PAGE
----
One of the most important safety features in your garage is the motion sensor, which prevents the door from closing when it senses that something is in the way. This averts such disasters as the garage door closing on a tool box, which can cause it to get a hung cable or go off its tracks. It can also prevent damage to your car if it’s halfway through the entrance when the garage door goes down. Most importantly, it prevents injury to children, adults, and animals, who all tend to dart in and out of a garage with blatant disregard of the danger of a closing garage door. Read more
Your garage provides a perfect transition between the outside world and your home. It acts as a shelter for your car, your sporting and gardening equipment, storage for food and Christmas decorations, and sometimes even a workspace for various projects. For most of these functions, it’s good for the garage to be an enclosed shelter. However, things are even better when your garage is more comfortable and insulated.
That’s why a lot of people opt for garage doors with special insulation. Here’s a guide to help you understand what that means, and how you can make the best decision for your home:
How Insulation Works
First of all, it’s important to understand that proper garage door insulation isn’t just about keeping out the weather. Effective insulation will also keep out street noise, humidity, and dust… as well as extreme temperatures, of course. Insulation for a garage is usually focused on the garage door because it’s the thinnest wall in your garage, and therefore is the worst at keeping the temperature regulated. But with proper insulation, the opposite can be true!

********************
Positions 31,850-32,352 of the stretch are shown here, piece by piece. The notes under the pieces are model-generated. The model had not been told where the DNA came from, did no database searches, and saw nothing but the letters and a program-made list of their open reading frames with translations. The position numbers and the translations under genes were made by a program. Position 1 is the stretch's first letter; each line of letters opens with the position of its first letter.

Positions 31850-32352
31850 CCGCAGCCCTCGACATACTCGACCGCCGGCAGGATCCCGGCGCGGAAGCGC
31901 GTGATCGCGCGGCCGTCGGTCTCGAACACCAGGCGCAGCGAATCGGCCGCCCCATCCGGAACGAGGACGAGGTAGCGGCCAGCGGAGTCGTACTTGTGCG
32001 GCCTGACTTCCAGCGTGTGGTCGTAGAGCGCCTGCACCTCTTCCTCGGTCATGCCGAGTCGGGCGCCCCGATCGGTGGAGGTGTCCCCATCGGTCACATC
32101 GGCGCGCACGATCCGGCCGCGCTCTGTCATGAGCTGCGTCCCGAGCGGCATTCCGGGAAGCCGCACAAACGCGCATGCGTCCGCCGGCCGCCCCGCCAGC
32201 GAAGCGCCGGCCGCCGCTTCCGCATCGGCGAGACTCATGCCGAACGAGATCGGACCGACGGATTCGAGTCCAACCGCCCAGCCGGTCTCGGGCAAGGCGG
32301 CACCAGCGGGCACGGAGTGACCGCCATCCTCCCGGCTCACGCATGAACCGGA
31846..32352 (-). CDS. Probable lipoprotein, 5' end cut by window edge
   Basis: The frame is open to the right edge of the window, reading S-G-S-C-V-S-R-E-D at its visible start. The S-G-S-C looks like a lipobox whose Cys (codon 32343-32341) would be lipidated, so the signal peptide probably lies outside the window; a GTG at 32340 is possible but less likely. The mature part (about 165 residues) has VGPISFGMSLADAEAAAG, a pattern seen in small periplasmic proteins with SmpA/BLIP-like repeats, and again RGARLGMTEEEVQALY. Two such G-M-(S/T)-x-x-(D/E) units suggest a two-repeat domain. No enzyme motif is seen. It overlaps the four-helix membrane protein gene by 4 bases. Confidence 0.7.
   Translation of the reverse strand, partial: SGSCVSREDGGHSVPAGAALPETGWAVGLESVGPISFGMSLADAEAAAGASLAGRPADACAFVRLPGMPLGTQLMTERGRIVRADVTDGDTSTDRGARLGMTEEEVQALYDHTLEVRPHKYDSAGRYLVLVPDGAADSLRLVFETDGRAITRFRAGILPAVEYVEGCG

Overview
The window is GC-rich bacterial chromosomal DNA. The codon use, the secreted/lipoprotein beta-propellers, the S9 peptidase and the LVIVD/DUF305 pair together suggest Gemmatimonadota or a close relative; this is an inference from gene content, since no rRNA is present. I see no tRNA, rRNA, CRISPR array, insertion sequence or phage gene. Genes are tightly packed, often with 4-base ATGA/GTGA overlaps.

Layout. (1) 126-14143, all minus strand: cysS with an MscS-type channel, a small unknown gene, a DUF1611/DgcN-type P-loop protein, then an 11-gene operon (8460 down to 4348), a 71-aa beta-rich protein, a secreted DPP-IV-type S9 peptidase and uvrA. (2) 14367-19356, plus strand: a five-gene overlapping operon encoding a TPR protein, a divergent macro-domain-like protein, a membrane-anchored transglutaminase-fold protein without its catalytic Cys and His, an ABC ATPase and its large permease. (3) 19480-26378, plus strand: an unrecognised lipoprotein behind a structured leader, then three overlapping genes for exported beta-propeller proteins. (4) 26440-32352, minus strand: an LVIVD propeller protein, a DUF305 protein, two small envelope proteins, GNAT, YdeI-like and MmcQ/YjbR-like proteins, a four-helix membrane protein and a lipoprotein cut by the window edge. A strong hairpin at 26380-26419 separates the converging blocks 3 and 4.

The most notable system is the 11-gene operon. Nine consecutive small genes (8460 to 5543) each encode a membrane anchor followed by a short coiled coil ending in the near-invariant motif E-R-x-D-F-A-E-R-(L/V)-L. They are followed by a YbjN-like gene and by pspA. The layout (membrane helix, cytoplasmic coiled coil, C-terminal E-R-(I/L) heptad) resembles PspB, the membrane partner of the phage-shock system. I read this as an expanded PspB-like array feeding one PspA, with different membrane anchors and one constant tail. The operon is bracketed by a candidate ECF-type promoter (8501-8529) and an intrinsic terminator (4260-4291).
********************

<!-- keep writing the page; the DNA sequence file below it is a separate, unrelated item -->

Common insulation materials for garage doors include:
- Polystyrene foam
- Polyurethane foam
- Foil insulant
It’s also important to note that the material of the garage door itself has inherent insulating qualities.
In the biz, we measure the insulation of your garage door using “r-values.” This refers to a material’s resistance to thermal flow. It’s often determined by an object’s thickness and density. Changes in age and moisture can also change the r-value.
Some people opt to do garage door insulation as a DIY project. It’s true that you can add elements to an existing garage door to make it more insulated, including batt insulation, foam insulation, or reflective boards. However, a garage door is unique from many other insulated surfaces in its mobility and flexibility. As it moves up and down over 1000 times per year, DIY insulation quickly becomes disrupted, messy, and ineffectual. If you want effective insulation, it’s best to opt for an insulated garage door.
Professionally-produced insulated garage doors look the same as non-insulated doors. There’s nothing to be lost in aesthetic value for your house if you choose an insulated garage door. However, you might find yourself with more limited options. For example, wooden garage doors don’t have a lot of insulation. You’ll find the highest r-values on vinyl doors.
Beyond Insulating Foam
Effective insulation for a garage door will go beyond the foam that fills the panels. Most outside air will come in through the joins in the panels and the cracks around the border of the garage door. Weatherstripping around the corners, along with sound construction, will ensure that your garage is kept warm in the winter and cool in the summer. If you’d like better insulation in your garage, give us a call.